Cairo today is a modern city with virtually nothing to see of pharaonic remains. It was founded in the 10th century on the site of a Roman fortress town called Babylon but represents a varied culture and history since that time. The area known as ‘Old Cairo’ is a relatively tiny portion of the vast city, but is the oldest part of Cairo and has some interesting churches and museums as well as the remains of Babylon.
The fortress of Babylon (pronounced in Egyptian, ‘Babalog’) was built as part of the Roman defences for the city of Memphis, on the edge of the ancient city of ‘On’ (Heliopolis). The site would have been on the east bank of the river at that time, but the Nile has since shifted westwards leaving the area of Old Cairo further to the east of the river. The original fortress town was founded around 30 BC – the year in which the Emperor Augustus entered Alexandria. The Romans brought Christianity to Egypt in the 1st century AD and the town of Babylon became known as a centre of the new religion, a safer place for Christians during the times of conflict than Alexandria to the north. It was built on the outskirts of an even older town, Heliopolis, which had been an important religious centre throughout Egyptian pharaonic history and was known as ‘On’ in biblical times. A new fortress was built in the 2nd century by the Emperor Trajan and these are the remains which can be seen today. Of Trajan’s waterside battlements, only the southern part of the towered entrance remains and below this, excavations have revealed parts of a quay below the modern street level.
The origin of the name ‘Babylon-in-Egypt’ is obscure, but it is suggested to come from ‘Per-hapy-en-Yenu’ (Nile house of ‘On’), which is derived from both the nearby Nilometer on the Island of Roda and the city of ‘On’ – Babylon may have been the name given to the town by the Romans. Old Cairo is known as Misr el-Qadima and visitors to the area can see the remaining restored towers of Trajan’s Babylon fortifications opposite the metro station at Mar Girgis (St George) and flanking the entrance to the Coptic Museum.
The word ‘Coptic’ derives from the ancient Egyptian language and was the word used to describe the early Christian religion in Egypt. This became the transitional period between pharaonic times and the Islamic era, but the Orthodox Coptic Church was very important for many centuries and remains the second religion in Egypt today. Numerous churches and monasteries were built in the Old Cairo quarter, which is still considered a sacred area by both Copts and Jews, because legend states that the Holy Family rested here in a cave when they came to Egypt.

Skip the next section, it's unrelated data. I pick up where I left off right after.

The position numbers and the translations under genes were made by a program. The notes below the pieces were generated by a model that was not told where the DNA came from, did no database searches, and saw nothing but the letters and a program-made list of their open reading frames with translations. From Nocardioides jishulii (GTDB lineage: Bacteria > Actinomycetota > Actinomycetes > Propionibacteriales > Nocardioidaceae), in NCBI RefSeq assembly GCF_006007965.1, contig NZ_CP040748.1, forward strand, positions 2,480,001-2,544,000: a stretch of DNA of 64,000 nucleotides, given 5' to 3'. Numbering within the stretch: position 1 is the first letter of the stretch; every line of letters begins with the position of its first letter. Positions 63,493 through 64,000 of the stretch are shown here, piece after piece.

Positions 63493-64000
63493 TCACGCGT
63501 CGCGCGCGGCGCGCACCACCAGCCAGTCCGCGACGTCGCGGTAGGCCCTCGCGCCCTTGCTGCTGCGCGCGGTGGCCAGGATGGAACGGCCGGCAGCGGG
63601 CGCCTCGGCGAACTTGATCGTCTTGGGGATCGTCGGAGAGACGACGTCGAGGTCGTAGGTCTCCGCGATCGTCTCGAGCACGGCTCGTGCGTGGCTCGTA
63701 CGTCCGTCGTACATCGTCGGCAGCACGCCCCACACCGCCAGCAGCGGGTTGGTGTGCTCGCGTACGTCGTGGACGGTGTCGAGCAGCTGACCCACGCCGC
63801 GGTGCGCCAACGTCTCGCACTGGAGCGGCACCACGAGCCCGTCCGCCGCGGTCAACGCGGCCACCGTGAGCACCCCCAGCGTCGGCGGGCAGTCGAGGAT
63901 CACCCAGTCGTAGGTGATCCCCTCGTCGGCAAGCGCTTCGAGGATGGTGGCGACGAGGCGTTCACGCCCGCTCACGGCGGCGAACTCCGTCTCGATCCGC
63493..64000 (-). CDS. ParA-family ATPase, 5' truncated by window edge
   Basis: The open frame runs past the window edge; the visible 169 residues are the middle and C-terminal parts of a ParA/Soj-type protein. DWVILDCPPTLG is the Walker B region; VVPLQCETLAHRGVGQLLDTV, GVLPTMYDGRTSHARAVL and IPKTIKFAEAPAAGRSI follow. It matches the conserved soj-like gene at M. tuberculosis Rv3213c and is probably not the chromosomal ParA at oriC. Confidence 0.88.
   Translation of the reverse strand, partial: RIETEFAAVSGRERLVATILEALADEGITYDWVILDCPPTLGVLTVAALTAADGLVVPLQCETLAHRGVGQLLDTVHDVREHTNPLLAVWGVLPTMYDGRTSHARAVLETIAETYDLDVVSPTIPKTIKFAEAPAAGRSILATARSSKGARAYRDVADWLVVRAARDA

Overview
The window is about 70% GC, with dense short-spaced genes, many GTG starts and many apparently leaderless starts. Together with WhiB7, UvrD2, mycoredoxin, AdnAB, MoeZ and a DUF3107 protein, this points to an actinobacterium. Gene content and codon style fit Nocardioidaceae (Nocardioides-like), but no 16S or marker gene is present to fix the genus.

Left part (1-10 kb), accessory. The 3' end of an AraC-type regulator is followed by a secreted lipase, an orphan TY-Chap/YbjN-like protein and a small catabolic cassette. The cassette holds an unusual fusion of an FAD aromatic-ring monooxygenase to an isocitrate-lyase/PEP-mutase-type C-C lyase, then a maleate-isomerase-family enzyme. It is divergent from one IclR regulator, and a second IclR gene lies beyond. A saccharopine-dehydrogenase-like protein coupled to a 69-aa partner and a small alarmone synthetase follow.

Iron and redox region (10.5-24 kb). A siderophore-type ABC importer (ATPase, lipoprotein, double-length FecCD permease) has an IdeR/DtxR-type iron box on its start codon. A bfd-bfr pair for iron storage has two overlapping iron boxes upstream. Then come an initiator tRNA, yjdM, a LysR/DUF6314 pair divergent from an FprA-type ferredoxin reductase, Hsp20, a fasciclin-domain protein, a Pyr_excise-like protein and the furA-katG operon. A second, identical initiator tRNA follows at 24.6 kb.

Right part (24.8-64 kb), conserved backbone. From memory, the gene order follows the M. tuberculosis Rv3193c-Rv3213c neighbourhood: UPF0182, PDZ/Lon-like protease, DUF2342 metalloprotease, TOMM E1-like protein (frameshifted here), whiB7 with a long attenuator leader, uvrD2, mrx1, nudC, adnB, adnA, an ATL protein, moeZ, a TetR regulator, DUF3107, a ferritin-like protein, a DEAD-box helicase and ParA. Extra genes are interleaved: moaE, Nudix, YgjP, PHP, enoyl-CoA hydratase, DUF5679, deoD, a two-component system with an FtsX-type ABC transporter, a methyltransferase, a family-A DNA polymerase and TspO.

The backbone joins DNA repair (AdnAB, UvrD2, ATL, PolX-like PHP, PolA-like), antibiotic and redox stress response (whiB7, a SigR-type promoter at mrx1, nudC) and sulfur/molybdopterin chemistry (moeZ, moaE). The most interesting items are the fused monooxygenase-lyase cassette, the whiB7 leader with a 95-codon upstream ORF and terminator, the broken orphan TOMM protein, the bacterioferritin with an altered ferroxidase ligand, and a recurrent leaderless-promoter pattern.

There are many Coptic churches to be seen in Old Cairo, most notably the ‘Hanging Church’ (el-Moallaqa). This is the nickname for the Metropolitan Church of St Mary the Virgin, which was built at the site of Babylon in the 4th century AD, right on top of the postern gate of the Roman fortifications with its nave suspended over the passage of the gatehouse. It is said to be one of the first churches in the world to host Coptic rituals, though the oldest parts of the church extant today date to the 11th century. It has seen many modifications, most recently in the 19th century when a fourth aisle was added to the original structure. The three original sanctuaries were dedicated to the Virgin Mary, St John the Baptist and St George. The Hanging Church is actually entered through a courtyard in the Coptic Museum which is surrounded by many buildings and churches of the old quarter. National restoration project funding has been allocated to the Hanging Church and Babylon Fortress in order to preserve the monumental identity of the Old Cairo area. Nearby churches of Old Cairo include Saints Sergius and Bacchus (the oldest church in Cairo), the Monastery and Church of St George and the Convent of St George and the Church of St Barbara. Many of the old churches can be visited with permission.